America’s first Chinese restaurants opened in San Francisco in the mid-1800s to cater to Chinese gold miners seeking the flavors of home. Today, the Bay Area remains an epicenter for some of the finest Chinese food this side of the Pacific. But how do you decide which of the thousands of Chinese restaurants to try next?
Take a look at our list of the best Chinese restaurants in the San Francisco Bay Area, with selections that span a variety of regional cuisine and locations. It includes trusted favorites and worthy newcomers and gives you endless reasons to break out the chopsticks and savor the full spectrum of vibrant, exquisite, soul-satisfying Chinese food.
Lily Ji, the owner of this casual dim sum darling in the Castro, was raised in Guangzhou. But she was born in Sichuan, so along with epic crispy-chewy pot stickers, chow mein, and vibrant dim sum, she makes seductive Chongqing fried chicken buried in dried hot peppers and hot-and-sour fern root noodles.
Gluten-free Chinese food is rare, but at this spot, which has served Chestnut Street since 1998, you'll find it in abundance. The restaurant makes everything by hand with fresh ingredients and offers GF versions of classic dishes from various provinces (Sichuan green beans, Mongolian beef). Bonus: Its good-for-the-planet effort means your hot-pepper-dotted kung pao chicken is delivered in a recyclable container.
After captivating the food world in 2010 with kung pao pastrami and other untraditional takes on Chinese cuisine, the Mission District’s modern mainstay continues to surprise. Ready to try tongue-tingling mapo tofu or fried rice enlivened with salty mackerel confit and egg? You’re in the right place.
Two words: Peking duck. Stuff it into fluffy sesame pockets with a zingy kumquat glaze to begin your dining journey at Chinatown’s answer to the Italian food emporium Eataly. Round out the meal with crispy-bottomed sheng jian bao, chow mein loaded with seasonal vegetables and proteins from land and sea, and wines from the vast selection.
R&G Lounge has been serving up some of the best Cantonese food in the city since 1985. It’s still a popular gathering spot for off-duty chefs, graduation parties, and pretty much anyone seeking an excuse to don a bib and sloppily dig into the famed battered and fried salt-and-pepper Dungeness crab. Tender stir-fried R&G Special Beef also has a longstanding fan club.
Expect the unexpected from chef-owner Pete Mrabe’s trendy North Beach restaurant featuring Chinese comfort foods with Korean, Vietnamese, and Mexican influences. Think classic pot stickers, spicy wontons in a Thai vinaigrette, and fried chicken with a creamy sambal dip.
No need to decide between northern or southern Chinese food; this contemporary Lower Haight favorite has both and then some. Kick off your meal with fiery pork-and-hot-pepper-stuffed mala XLB (aka xiao long bao), then add an order of lusciously saucy orange, General Tso, or sesame chicken and a hot and sour soup for an epic feast that’ll have your tastebuds dancing.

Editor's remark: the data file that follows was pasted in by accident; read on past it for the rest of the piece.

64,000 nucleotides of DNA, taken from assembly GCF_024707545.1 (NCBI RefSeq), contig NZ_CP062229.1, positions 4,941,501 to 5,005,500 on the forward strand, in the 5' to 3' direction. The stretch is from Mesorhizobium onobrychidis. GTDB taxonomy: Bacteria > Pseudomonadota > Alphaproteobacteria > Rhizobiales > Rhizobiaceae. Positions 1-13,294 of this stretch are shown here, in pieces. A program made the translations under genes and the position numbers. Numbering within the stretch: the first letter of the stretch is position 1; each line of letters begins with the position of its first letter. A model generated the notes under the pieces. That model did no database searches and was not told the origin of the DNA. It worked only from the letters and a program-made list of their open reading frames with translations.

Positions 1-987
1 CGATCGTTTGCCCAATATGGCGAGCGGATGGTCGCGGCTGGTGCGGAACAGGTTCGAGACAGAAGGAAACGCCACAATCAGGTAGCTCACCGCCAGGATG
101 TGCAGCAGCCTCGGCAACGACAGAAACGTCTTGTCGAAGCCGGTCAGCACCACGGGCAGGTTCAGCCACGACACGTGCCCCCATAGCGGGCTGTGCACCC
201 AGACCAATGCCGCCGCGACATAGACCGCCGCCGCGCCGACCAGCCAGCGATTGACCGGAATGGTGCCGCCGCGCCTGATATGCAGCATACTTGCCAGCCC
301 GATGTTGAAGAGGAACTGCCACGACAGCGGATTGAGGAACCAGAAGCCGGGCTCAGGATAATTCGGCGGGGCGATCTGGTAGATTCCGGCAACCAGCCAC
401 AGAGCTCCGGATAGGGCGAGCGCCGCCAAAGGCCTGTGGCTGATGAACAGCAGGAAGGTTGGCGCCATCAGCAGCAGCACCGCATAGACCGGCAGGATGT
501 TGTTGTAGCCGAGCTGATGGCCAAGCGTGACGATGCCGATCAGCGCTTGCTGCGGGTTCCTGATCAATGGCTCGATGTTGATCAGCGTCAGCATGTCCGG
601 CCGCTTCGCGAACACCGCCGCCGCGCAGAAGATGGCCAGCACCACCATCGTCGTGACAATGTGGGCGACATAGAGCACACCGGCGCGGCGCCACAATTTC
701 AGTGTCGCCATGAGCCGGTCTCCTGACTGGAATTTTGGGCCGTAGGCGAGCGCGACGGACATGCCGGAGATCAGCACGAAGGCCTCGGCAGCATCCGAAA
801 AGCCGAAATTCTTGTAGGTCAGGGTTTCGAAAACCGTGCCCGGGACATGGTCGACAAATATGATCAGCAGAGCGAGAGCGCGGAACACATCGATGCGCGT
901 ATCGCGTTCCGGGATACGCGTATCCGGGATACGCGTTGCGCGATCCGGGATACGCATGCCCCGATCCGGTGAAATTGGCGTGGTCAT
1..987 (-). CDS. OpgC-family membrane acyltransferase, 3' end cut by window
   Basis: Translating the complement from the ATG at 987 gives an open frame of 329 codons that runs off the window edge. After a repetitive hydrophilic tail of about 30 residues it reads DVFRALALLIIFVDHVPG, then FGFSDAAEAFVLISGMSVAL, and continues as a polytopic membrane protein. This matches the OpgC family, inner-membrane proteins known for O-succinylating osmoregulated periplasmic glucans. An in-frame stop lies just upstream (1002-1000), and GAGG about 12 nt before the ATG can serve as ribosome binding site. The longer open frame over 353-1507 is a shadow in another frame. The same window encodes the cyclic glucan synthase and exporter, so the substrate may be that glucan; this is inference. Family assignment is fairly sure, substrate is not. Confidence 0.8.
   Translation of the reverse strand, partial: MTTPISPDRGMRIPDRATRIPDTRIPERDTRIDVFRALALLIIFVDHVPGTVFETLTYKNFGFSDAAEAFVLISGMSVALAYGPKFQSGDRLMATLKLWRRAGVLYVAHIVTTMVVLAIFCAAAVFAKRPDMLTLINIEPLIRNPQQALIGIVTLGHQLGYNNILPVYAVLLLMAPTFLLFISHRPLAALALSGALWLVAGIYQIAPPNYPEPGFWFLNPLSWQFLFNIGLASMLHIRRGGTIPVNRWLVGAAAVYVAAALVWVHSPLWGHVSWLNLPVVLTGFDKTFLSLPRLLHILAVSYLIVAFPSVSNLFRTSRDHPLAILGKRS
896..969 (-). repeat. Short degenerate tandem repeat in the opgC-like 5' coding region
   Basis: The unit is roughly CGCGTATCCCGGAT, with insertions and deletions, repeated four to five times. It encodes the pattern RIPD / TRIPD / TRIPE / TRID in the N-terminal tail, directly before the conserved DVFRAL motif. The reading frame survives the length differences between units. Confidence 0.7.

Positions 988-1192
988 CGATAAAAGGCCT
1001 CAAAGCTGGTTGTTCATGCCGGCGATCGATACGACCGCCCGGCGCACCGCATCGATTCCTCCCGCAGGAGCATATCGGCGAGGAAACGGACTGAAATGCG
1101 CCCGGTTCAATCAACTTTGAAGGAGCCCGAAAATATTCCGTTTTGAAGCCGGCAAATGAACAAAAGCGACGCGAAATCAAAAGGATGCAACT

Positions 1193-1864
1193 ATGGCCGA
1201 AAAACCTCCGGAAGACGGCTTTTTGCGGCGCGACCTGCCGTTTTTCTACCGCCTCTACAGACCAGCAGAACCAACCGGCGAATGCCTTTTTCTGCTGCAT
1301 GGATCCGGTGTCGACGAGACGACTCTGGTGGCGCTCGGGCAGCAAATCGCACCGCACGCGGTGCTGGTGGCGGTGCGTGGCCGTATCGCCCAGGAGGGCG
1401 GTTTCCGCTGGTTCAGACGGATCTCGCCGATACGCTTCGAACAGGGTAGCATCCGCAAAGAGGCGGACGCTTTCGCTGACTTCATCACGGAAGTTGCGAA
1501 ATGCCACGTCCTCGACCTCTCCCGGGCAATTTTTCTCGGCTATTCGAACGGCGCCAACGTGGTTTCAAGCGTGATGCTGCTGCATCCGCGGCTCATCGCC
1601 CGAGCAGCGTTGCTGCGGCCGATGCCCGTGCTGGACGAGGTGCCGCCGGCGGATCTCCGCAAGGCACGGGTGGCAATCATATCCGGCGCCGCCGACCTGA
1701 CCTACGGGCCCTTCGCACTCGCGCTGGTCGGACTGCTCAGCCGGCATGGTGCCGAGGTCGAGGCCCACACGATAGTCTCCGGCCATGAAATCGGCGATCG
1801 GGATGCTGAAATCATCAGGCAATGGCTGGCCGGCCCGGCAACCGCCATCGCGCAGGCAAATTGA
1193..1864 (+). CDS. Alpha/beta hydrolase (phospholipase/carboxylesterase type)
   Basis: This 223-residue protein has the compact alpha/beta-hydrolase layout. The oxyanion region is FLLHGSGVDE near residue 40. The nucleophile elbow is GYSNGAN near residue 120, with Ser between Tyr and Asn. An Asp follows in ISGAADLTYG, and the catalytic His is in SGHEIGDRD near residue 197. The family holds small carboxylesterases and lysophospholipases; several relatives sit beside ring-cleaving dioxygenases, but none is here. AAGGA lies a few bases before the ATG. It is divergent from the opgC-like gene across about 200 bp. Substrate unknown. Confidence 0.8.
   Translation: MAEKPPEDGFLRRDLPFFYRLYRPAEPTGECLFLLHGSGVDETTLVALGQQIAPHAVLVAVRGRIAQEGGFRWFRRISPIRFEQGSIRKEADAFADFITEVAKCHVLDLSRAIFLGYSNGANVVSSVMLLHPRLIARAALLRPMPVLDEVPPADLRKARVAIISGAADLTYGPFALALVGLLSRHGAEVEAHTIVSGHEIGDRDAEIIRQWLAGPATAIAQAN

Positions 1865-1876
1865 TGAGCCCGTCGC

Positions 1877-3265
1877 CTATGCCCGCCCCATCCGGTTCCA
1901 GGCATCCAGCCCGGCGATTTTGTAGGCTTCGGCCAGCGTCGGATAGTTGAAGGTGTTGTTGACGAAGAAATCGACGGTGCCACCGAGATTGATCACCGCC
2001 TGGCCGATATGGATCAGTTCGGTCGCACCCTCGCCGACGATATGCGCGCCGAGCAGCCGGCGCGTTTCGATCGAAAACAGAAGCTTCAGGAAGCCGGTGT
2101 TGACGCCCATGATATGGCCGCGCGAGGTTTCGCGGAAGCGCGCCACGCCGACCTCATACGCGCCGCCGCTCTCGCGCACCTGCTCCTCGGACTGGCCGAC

If you like it hot, look no further than this ever-busy Michelin Bib Gourmand-recognized restaurant in Chinatown. Chef-owner Li Jun Han is known for Sichuan favorites, like Chicken With Explosive Chili Pepper — a mound of dried chiles revealing superb, tongue-numbing golden nuggets. Level up your order with spicy black-bean-accented string beans.
Skip the wait at FiDi’s Michelin Bib Gourmand-ranked dim-sum banquet hall by ordering in. Imagine delicately flavored snow pea shoot dumplings, breaded fried crab claws, doughnut-shaped spinach dumplings, and fully loaded BBQ pork fried rice, all in the comfort of your home. Focus on the dim sum options; they’ve made this place legendary for six decades.
Ready your phone for an Instagrammable feast, courtesy of this sleek Richmond District dim sum and hot pot destination. The traditional dumplings and contemporary counterparts, like scallop shumai, are artfully crafted by the revered Koi Palace team. Elegant additions include congee with crab or free-range chicken and wok dinners (try the decadent truffle lobster).
The Food Network’s docuseries “House of Fang” is making the lines even longer at Chinatown’s stylish 35-year-old institution. The Fang family’s contemporary, seasonally influenced spins on Chinese comfort foods include their famed fried sesame chicken, with glazed sweet potato and a tangy honey sauce, and the House Noodle, flecked with black sesame.
When a pot sticker includes mozzarella and corn, you know you’re not in Chinatown anymore. And that’s the point of this Bernal Heights newcomer. Chef and co-owner Sandy Zheng breaks boundaries with dishes that straddle tradition and innovation. Get the best of both worlds with bulgogi-stuffed dumplings and traditional hand-pulled dan dan noodles.
The six varieties of soup dumplings are the main event of this Hayes Valley restaurant. Try the famous numbing pork xiao long bao and ornately folded green vegetable dumplings, and don’t skip the crisped green onion pancakes and ginger-and-green-onion noodles.
Yes, the dumplings are fantastic at this family-owned Inner Richmond restaurant — check the vegetable steamed ones or XLB — but insiders know the wok dishes are fire. Enjoy the gluten-free kung pao chicken and soy-shellacked Shanghai chubby noodles in addition to dumpling heaven.
Heed the name of this Bernal Height to-go shop, and go straight for the lacquered, crackly-skinned whole or half roast duck. The folks behind Chinatown’s legendary Cantonese barbecue shop, Hing Lung, run this joint, so you’re in good hands with any barbecue dish. Order the honey-glazed barbecue pork with bao buns, hoisin sauce, and scallions while you’re at it.